No. 6: IBM
IBM is focused on expanding its software portfolio and last year spent billions to acquire ecommerce software vendor Sterling Commerce, interactive marketing application developer Unica, and Web analytics software vendor Coremetrics. Through its Smarter Commerce initiative, IBM has also offered training and certification for channel partners who want to build a practice around IBM ecommerce software and has committed $1B in financing over the next 18 months to help SMBs purchase them.
No. 5: Cisco
Cisco has grown its business on the back of the channel and is circling back with a partner-led model with Chuck Robbins leading the sales charge. After a year of disappointing earnings, Cisco embarked on a major reorganization, laying off 6,500 people, removing $1B in expenses and streamlining for Cisco the future. Gone are the days of 30 adjacencies. Rather the company is now focused on their core networking business including routing, switching, security and mobility, collaboration, data center, video, and the business architectures that tie those technologies together.
No. 4: HP
It has been quite a year for HP with the ouster of Mark Hurd, followed by the appointment and resignation of Leo Apotheker. Today Meg Whitman leads the charge trying to figure out how to integrate enterprise software maker Autonomy and whether to spin out its PSG division. Despite its missteps, HP has been a long-standing channel partner and still the largest technology company in the world with significant clout and a loyal base of partners.
No. 3: VMWare
VMWare is in the enviable position of being the leader in virtualization, a market that VARs find increasingly important and lucrative for their business. This year the company released its largest simultaneous product update in its 13-year history, including VMware vSphere 5, vShield, vCloud Director and Site Recovery Manager, part of the vCenter product family. But when they changed their licensing fees, users revolted and the company was forced to change course, tarnishing their pristine image. The company, however, continues to please solution providers with its new virtualization technology specializations, competencies, certifications, and solution enablement toolkits
No. 2: Intel
Intel surprised the industry when it bought McAfee last year and recently unveiled the first fruit of the acquisition with DeepSafe, a combination of hardware and software that detects unknown rootkits and step in the direction of more holistic security. However, Intel was not without some missteps. A design error in Sandy Bridge cost them $700 million in repairs. Today Intel wants to work with VARs in the PC-like embedded space including digital signage, security, retail point-of-sale and storage and they have increased their channel spend by 30 percent to meet these goals.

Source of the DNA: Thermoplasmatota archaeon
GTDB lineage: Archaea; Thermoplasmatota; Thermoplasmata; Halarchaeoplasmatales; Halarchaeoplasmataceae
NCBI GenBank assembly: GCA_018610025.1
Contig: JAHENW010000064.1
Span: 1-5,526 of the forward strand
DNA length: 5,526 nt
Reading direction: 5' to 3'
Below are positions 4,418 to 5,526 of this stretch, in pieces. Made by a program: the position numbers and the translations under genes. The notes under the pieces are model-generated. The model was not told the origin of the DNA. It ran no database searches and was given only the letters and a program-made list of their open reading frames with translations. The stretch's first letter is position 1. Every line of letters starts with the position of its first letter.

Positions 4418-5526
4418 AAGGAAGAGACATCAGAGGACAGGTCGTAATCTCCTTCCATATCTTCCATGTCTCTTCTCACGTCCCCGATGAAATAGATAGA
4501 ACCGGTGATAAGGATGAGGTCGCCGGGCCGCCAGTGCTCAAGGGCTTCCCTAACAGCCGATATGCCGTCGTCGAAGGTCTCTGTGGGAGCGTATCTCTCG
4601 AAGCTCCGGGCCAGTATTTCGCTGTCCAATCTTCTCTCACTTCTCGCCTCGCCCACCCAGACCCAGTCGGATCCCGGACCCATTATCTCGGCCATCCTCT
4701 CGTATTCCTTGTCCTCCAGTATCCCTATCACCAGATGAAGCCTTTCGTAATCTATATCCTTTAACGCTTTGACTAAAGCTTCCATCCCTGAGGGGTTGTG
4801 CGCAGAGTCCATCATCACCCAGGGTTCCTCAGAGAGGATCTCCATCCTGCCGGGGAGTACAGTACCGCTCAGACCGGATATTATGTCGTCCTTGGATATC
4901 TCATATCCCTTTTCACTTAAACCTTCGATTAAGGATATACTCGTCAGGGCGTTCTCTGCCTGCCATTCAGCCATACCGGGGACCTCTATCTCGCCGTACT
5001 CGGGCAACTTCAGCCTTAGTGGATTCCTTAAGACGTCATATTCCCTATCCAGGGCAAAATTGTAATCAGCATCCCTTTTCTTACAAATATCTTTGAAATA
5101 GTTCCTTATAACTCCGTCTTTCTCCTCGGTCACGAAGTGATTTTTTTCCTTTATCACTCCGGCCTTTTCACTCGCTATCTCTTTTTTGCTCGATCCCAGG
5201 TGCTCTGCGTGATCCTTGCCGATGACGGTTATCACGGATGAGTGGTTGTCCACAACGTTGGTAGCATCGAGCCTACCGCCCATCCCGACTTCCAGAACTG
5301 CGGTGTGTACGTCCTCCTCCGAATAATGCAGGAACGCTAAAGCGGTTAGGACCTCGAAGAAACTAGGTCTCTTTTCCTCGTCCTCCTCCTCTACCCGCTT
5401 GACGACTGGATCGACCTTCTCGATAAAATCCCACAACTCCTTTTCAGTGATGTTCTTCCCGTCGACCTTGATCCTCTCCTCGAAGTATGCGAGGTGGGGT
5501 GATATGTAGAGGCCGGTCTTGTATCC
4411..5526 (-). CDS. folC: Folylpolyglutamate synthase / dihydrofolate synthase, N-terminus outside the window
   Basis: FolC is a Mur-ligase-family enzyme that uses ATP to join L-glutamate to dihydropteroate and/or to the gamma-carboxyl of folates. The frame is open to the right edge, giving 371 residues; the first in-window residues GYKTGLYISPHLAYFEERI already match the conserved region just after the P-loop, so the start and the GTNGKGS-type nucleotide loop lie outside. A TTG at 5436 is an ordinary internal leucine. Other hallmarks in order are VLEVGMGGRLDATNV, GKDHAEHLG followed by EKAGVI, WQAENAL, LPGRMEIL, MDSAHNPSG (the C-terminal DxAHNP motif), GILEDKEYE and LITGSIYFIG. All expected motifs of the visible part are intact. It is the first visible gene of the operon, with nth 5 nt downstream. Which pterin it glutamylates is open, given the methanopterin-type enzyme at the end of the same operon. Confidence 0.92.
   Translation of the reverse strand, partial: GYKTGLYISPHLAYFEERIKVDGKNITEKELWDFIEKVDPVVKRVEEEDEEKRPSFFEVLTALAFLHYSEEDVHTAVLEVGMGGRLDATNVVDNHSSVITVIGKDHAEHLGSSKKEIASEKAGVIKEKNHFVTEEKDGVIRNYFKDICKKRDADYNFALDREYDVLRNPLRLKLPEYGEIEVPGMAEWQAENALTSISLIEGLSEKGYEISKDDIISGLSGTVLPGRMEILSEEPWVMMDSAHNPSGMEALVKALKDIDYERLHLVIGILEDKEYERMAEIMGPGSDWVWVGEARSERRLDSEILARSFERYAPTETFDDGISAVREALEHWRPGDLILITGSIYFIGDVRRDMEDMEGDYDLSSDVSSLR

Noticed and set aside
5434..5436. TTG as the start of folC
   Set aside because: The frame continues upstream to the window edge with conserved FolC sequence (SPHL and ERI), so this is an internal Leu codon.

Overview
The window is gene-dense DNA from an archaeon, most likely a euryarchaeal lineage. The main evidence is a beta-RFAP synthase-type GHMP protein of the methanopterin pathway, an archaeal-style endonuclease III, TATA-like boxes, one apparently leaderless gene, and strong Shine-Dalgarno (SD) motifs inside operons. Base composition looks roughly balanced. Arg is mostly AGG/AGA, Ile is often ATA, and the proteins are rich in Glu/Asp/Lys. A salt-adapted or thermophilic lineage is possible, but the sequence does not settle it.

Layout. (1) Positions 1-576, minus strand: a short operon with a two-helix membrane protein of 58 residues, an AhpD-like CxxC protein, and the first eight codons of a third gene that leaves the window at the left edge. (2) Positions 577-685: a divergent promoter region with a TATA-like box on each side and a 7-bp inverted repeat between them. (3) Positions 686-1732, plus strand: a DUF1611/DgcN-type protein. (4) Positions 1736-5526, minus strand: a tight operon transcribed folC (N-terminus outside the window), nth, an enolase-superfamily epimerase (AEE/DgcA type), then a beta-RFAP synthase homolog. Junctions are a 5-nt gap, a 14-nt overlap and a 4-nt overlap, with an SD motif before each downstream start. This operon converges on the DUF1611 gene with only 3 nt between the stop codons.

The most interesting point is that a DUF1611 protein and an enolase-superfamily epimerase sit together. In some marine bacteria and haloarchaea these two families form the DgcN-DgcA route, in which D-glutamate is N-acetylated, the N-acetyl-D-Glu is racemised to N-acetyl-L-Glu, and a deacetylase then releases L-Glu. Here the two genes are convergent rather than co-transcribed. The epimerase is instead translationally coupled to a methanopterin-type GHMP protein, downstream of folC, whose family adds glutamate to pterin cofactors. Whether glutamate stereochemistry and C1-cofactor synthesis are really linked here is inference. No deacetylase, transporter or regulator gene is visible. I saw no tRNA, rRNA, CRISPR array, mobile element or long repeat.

No. 1: Microsoft
Microsoft has built and grown its business hand-in-hand with the channel and rarely wavered from that approach. With 390,000 partners, ninety-five percent of its revenues from the channel, Microsoft is a consistent and solid partner. This year it rolled out Windows 8, Windows Azure, Windows Intune, and Office 365, Dynamics CRM, all opportunities for VARs to upgrade their customers. Microsoft will spend $5.8 billion on its partner ecosystem, according to execs, including new incentives for partners to sell cloud as well as a revamped version of its Volume Licensing Service Center (VLSC) site used to download software and manage software licenses and subscriptions.
Solution providers were surveyed to determine which vendors were most important to them in four distinct categories: Customer Demand, Partner Relevance, Technology and Partnership. Respondents were assigned importance scores to each criteria and an importance index was created.
The importance index was then used to weigh vendor performance on each criterion for use in the calculation of the overall score. All scores from all categories were then combined, ranked and de-duped. The scores were determined by the top scores in the individual categories and the best overall scores in the survey. For vendors that appeared in multiple categories, the highest score was used in the determination of the top 25 vendors.